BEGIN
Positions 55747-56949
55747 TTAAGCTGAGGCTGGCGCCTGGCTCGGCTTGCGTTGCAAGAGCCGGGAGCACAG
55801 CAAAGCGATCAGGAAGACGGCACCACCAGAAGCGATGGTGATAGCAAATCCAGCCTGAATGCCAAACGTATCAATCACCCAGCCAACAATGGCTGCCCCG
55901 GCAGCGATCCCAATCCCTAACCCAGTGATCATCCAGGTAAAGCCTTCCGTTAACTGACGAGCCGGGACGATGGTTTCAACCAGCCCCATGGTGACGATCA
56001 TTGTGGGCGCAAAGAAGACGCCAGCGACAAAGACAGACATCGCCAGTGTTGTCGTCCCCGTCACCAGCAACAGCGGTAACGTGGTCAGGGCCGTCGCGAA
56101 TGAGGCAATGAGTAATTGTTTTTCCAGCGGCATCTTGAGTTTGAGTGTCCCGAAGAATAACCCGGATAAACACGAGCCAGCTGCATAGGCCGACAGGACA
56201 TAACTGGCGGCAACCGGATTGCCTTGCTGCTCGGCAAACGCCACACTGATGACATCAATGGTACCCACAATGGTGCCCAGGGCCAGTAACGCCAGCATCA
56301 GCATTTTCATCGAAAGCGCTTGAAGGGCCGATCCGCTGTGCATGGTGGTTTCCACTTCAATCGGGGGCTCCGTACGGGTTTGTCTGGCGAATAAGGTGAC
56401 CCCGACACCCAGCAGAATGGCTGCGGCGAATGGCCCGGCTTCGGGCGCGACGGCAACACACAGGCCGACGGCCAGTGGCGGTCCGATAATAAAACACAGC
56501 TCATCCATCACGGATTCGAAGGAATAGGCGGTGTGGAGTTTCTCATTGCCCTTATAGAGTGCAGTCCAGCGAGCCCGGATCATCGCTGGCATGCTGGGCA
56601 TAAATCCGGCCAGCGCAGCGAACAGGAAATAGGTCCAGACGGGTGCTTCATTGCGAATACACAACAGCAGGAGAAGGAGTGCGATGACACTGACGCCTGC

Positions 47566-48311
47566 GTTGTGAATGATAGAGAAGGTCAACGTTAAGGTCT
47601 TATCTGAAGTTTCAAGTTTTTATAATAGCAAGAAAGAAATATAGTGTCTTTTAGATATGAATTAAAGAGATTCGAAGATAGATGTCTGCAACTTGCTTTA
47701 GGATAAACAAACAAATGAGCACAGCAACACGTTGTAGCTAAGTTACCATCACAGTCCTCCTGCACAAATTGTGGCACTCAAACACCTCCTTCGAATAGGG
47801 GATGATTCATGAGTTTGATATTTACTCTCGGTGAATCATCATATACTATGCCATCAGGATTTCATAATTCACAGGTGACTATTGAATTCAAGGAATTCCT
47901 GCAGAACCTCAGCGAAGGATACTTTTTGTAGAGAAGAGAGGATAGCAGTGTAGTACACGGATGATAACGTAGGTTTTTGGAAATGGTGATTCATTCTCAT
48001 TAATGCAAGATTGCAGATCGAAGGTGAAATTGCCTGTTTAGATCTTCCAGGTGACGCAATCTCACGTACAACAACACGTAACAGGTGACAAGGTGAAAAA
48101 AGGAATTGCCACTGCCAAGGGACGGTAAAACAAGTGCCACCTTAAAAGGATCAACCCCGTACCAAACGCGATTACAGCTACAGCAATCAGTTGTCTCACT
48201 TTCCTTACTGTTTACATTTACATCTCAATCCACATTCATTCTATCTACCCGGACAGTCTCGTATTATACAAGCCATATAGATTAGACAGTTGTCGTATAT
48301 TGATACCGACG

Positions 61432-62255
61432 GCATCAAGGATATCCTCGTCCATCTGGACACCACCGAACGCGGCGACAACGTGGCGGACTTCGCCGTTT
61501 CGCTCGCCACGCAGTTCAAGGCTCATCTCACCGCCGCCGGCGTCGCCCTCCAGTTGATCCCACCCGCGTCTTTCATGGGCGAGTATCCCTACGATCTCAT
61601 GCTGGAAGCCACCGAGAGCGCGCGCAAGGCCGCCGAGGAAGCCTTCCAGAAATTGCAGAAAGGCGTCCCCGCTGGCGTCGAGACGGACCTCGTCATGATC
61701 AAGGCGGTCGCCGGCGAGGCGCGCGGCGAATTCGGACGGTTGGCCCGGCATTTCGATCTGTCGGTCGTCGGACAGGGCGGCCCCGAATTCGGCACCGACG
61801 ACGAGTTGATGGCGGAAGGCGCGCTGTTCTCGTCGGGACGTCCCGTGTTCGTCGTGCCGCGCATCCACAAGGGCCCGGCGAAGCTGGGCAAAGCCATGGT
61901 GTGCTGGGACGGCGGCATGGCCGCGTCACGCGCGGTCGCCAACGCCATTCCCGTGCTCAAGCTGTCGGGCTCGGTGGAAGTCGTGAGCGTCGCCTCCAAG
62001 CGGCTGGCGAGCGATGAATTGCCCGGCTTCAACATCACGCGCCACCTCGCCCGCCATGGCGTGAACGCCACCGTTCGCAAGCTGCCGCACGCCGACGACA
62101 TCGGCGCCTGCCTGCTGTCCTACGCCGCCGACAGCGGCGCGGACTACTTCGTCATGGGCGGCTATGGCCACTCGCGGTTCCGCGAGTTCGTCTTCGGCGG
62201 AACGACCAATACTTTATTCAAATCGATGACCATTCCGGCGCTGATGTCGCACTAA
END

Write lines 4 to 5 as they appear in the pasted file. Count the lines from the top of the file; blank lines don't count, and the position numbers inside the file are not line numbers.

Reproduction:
55901 GCAGCGATCCCAATCCCTAACCCAGTGATCATCCAGGTAAAGCCTTCCGTTAACTGACGAGCCGGGACGATGGTTTCAACCAGCCCCATGGTGACGATCA
56001 TTGTGGGCGCAAAGAAGACGCCAGCGACAAAGACAGACATCGCCAGTGTTGTCGTCCCCGTCACCAGCAACAGCGGTAACGTGGTCAGGGCCGTCGCGAA